by Claire Pierson (Manchester Metropolitan University, Interdisciplinary Studies)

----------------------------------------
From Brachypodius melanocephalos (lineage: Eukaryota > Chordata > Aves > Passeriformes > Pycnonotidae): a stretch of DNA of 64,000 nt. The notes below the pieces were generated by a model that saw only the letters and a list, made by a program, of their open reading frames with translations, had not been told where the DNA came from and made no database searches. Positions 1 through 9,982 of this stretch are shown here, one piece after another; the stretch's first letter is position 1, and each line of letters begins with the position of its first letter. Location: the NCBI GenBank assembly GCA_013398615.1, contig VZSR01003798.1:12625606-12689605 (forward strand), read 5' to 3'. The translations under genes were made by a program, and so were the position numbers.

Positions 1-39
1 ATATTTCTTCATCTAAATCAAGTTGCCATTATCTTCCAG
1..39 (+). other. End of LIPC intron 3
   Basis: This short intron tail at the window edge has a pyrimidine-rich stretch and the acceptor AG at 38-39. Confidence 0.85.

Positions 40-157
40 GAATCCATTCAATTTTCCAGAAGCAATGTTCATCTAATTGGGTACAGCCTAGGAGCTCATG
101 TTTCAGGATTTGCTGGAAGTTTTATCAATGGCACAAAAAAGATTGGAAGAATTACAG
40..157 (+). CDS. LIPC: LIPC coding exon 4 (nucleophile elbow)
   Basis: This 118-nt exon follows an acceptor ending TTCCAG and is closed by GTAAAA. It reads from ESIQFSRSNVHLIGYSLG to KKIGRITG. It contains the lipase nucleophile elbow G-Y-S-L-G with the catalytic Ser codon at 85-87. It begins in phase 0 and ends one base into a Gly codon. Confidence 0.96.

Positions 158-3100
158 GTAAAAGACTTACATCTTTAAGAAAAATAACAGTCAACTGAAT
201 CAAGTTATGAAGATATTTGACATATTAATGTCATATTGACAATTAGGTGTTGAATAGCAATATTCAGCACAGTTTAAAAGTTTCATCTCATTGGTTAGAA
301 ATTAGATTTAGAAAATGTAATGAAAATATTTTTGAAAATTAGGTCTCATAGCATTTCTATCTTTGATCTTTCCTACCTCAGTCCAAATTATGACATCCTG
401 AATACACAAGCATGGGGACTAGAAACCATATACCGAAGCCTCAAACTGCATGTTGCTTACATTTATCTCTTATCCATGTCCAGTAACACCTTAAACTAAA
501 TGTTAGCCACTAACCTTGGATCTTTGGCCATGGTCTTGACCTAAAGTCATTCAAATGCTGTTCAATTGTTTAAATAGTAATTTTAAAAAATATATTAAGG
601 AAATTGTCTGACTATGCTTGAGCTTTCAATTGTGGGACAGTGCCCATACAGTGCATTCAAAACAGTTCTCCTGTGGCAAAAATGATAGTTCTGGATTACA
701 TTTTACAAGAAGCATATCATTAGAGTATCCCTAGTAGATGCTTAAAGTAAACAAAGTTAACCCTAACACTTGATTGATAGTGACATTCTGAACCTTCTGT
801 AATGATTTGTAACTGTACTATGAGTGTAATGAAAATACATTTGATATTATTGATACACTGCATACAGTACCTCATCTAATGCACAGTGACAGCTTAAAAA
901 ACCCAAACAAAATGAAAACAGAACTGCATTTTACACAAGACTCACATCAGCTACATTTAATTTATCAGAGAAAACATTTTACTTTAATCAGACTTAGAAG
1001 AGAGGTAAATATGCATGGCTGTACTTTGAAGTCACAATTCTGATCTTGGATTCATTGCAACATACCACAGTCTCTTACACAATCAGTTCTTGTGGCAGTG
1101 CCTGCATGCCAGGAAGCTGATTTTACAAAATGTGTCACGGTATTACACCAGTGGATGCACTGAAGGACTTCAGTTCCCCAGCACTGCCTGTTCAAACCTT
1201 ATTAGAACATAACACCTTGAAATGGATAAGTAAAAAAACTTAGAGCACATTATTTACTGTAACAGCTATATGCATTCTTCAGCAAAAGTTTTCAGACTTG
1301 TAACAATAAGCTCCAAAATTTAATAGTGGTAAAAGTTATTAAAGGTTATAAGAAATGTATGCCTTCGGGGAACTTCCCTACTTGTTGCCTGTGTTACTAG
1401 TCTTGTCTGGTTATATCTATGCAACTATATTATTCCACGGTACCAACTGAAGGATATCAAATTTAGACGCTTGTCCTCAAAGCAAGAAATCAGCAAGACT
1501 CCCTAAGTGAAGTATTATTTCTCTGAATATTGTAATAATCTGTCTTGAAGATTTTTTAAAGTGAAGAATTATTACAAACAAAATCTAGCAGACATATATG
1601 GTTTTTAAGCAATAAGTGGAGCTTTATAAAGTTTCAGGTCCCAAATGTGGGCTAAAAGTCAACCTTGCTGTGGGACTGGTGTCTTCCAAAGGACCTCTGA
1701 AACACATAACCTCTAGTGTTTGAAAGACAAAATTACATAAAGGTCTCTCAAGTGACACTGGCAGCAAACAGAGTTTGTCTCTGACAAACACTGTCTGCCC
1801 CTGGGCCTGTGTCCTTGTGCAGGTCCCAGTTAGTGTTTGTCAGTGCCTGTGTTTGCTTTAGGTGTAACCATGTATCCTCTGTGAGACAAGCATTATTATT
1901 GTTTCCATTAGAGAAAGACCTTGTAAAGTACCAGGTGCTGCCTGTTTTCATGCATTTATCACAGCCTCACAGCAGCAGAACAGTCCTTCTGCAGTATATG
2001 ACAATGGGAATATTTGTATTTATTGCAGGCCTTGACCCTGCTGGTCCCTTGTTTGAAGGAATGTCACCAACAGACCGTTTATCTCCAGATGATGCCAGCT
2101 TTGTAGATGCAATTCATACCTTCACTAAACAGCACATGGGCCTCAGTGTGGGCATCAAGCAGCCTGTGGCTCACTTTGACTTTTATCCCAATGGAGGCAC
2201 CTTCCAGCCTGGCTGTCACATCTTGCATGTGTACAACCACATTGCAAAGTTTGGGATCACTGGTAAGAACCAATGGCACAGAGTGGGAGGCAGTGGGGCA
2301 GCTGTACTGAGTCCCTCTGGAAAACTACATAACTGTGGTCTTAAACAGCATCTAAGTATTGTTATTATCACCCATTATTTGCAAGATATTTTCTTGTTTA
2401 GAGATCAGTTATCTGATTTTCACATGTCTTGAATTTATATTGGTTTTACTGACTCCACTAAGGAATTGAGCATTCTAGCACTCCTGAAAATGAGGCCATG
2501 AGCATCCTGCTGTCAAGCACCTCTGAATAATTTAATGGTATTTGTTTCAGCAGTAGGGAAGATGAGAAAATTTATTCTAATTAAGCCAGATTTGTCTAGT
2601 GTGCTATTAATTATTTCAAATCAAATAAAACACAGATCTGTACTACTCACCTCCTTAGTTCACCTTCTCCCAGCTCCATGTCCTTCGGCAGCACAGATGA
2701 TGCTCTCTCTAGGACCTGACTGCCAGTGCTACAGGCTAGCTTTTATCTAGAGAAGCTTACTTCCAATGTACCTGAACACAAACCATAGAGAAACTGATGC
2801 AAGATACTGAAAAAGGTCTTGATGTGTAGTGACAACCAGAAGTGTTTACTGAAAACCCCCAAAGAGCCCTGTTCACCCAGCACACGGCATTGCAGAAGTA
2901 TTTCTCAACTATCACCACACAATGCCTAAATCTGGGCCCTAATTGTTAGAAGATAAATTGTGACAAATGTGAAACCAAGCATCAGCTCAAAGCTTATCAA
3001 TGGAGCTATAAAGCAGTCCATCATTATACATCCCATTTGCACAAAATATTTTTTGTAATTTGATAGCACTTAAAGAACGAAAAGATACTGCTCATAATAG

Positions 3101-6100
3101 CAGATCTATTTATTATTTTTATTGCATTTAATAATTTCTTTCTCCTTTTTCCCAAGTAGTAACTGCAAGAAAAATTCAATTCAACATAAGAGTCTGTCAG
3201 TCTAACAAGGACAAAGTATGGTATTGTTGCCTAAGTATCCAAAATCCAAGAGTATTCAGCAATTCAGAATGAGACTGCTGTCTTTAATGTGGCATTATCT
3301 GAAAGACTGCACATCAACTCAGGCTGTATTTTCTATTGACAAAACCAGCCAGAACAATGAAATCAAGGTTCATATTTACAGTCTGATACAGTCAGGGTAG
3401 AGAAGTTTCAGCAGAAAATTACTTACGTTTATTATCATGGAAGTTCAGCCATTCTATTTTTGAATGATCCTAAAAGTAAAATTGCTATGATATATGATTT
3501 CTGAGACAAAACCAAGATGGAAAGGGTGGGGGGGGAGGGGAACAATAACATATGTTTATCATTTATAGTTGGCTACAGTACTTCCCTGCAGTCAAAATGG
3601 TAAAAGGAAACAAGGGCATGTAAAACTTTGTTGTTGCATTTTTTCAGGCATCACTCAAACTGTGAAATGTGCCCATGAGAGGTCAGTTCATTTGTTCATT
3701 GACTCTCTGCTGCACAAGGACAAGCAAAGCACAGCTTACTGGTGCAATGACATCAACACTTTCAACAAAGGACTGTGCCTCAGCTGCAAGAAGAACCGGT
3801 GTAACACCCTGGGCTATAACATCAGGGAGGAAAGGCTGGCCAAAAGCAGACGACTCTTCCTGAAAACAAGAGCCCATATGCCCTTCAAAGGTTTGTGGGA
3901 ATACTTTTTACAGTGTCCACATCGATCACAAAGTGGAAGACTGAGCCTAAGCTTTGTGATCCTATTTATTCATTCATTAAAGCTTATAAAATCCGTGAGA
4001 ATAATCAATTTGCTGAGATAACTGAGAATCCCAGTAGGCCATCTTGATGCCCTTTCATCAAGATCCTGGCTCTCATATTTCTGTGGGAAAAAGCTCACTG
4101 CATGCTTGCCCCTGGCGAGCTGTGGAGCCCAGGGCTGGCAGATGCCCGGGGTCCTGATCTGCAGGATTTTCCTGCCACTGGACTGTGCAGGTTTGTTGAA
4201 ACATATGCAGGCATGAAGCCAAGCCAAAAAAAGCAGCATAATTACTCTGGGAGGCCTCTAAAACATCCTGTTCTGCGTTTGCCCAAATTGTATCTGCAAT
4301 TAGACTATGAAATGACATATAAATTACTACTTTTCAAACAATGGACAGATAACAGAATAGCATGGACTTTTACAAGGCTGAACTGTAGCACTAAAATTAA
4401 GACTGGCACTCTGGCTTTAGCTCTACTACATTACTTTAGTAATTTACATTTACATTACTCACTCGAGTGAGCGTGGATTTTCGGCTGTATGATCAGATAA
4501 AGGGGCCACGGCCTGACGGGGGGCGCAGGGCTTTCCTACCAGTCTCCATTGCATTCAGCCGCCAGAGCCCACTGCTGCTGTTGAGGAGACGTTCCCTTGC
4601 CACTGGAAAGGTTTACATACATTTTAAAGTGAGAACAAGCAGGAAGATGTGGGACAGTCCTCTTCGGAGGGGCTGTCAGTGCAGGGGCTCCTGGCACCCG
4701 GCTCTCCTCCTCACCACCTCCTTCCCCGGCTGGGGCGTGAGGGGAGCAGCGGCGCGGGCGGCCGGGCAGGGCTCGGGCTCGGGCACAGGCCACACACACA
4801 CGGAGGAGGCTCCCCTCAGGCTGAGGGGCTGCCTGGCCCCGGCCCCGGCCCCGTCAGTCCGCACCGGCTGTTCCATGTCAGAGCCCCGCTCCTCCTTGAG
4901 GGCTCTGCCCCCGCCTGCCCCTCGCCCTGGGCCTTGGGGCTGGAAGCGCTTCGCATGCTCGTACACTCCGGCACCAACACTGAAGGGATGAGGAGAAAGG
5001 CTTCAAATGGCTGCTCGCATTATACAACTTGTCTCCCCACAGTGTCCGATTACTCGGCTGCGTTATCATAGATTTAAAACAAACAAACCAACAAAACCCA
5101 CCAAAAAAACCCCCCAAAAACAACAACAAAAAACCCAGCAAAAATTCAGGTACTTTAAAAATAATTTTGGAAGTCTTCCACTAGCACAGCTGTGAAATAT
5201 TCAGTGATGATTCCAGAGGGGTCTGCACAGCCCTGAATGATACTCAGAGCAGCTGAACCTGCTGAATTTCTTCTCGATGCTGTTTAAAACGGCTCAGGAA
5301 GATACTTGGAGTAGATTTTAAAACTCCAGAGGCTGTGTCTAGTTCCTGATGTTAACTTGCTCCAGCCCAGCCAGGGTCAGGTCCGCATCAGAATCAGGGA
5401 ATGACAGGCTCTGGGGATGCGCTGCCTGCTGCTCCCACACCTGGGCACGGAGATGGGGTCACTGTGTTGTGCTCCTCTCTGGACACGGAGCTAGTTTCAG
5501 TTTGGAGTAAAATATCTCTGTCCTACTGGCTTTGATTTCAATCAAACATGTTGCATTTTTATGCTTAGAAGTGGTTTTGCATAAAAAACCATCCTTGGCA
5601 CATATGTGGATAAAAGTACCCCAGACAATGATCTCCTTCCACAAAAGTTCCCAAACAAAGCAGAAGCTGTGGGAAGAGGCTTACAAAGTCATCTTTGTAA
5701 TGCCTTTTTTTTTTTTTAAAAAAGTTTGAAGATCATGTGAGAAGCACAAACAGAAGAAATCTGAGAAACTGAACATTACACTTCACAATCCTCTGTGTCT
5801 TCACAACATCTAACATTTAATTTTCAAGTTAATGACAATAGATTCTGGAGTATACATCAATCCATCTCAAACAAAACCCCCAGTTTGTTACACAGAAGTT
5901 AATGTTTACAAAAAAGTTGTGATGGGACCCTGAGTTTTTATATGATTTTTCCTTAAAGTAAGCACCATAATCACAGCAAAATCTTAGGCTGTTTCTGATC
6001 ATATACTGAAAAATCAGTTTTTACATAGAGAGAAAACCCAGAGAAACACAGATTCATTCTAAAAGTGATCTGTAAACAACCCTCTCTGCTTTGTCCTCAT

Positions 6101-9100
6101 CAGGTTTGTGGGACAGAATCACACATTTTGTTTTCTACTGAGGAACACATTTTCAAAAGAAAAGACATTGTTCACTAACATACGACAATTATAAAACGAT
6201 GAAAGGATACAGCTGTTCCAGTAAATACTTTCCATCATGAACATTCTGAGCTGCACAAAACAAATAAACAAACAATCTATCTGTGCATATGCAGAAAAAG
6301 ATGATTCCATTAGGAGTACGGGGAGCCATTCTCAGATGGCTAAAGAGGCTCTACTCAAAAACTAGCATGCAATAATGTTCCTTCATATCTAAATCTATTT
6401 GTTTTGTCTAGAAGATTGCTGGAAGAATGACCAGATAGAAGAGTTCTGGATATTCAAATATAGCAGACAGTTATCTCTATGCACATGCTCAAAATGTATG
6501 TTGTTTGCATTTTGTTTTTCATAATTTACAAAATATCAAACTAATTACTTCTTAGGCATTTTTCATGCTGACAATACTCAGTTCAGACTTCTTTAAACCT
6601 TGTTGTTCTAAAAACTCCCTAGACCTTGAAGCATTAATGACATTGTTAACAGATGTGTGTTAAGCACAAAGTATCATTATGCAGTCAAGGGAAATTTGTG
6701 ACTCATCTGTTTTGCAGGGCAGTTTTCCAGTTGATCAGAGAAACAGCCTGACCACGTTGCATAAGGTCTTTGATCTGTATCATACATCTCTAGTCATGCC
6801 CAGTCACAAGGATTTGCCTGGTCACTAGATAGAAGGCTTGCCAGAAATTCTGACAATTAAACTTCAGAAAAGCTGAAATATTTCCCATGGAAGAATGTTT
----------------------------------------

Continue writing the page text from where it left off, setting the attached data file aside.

How abortion is dealt with in law and policy is shaped through the multiple political and societal discourses on the issue within a particular society. Debate on abortion is constantly in ﬂux, with progressive and regressive movements witnessed globally. This paper examines the translation of human rights norms into discourses on abortion in Northern Ireland, a region where abortion is highly restricted, with extensive contemporary public debate into potential liberalization of abortion law. This paper emanates from research examining political debates on abortion in Northern Ireland and contrasts findings with recent civil society developments, identifying competing narratives of human rights with regard to abortion at the macro- and micro-political level. The paper identiﬁes the complexities of using human rights as a lobbying tool, and questions the utility of rights-based arguments in furthering abortion law reform. The paper concludes that a legalistic rights-based approach may have limited eﬃcacy in creating a more nuanced debate and perspective on abortion in Northern Ireland but that it has particular resonance in arguing for limited reform in extreme cases.